As the generals disputed, Aristides son of Lysimachus, an Athenian, crossed over from Aegina. Although he had been ostracized by the people, I, learning by inquiry of his character, have come to believe that he was the best and most just man in Athens.
This man stood at the assembly and called Themistocles out, although he was no friend of his, but his bitter enemy. Because of the magnitude of the present ills, he deliberately forgot all that and called him out, wanting to talk to him. He had already heard that those from the Peloponnese were anxious to set sail for the Isthmus,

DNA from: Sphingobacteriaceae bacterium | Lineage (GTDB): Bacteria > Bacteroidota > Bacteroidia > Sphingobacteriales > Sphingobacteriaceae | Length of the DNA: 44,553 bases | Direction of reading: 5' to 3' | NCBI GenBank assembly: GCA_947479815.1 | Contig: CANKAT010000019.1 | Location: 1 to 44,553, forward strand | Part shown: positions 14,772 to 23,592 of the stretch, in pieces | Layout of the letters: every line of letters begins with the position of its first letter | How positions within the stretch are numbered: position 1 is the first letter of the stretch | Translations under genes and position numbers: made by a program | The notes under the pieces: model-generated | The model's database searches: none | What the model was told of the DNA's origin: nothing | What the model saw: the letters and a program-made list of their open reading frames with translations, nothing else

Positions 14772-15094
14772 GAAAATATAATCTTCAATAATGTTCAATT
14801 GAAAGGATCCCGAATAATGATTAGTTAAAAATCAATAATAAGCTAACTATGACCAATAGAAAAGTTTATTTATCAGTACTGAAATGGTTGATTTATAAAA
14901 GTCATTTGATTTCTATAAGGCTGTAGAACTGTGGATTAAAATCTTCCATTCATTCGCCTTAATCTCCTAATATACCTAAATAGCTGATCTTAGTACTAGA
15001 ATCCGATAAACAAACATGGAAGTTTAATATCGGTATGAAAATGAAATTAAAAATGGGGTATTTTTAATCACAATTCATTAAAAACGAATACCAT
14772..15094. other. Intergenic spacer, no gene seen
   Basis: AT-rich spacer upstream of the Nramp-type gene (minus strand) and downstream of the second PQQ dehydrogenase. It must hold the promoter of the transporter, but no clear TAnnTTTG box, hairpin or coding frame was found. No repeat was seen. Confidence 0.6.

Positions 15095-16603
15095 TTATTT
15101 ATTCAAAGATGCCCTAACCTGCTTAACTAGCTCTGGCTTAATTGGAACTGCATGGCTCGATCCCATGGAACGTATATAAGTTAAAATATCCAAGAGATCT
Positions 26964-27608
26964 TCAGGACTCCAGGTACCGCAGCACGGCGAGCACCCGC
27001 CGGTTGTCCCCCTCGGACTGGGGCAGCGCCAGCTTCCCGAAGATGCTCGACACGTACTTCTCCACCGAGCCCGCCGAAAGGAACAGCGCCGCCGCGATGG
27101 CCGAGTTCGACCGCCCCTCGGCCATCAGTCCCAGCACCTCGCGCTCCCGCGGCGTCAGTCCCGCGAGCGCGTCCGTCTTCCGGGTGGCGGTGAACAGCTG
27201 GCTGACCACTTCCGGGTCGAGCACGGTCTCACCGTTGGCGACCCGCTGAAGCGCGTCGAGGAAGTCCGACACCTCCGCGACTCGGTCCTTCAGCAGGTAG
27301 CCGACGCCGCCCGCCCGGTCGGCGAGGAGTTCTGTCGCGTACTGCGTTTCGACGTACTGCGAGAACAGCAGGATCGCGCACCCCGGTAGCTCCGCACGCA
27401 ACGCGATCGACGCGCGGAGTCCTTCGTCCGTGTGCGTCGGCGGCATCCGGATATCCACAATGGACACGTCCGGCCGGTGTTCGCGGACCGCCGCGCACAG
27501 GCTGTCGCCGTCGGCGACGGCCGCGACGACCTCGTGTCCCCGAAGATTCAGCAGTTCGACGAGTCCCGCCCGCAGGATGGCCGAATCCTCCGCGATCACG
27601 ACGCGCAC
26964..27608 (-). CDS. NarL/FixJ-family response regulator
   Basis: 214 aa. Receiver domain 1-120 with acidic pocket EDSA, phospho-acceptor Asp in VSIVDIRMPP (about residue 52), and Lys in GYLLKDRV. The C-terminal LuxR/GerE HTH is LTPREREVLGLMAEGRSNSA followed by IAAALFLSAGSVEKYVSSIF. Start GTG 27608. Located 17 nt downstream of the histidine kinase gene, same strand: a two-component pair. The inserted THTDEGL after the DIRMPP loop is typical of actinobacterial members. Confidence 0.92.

so when Themistocles came out he said, “On all occasions and especially now our contention must be over which of us will do our country more good.
I say that it is all the same for the Peloponnesians to speak much or little about sailing away from here, for I have seen with my own eyes that even if the Corinthians and Eurybiades himself wanted to, they would not be able to escape. We are encircled by the enemy. Go in and indicate this to them.”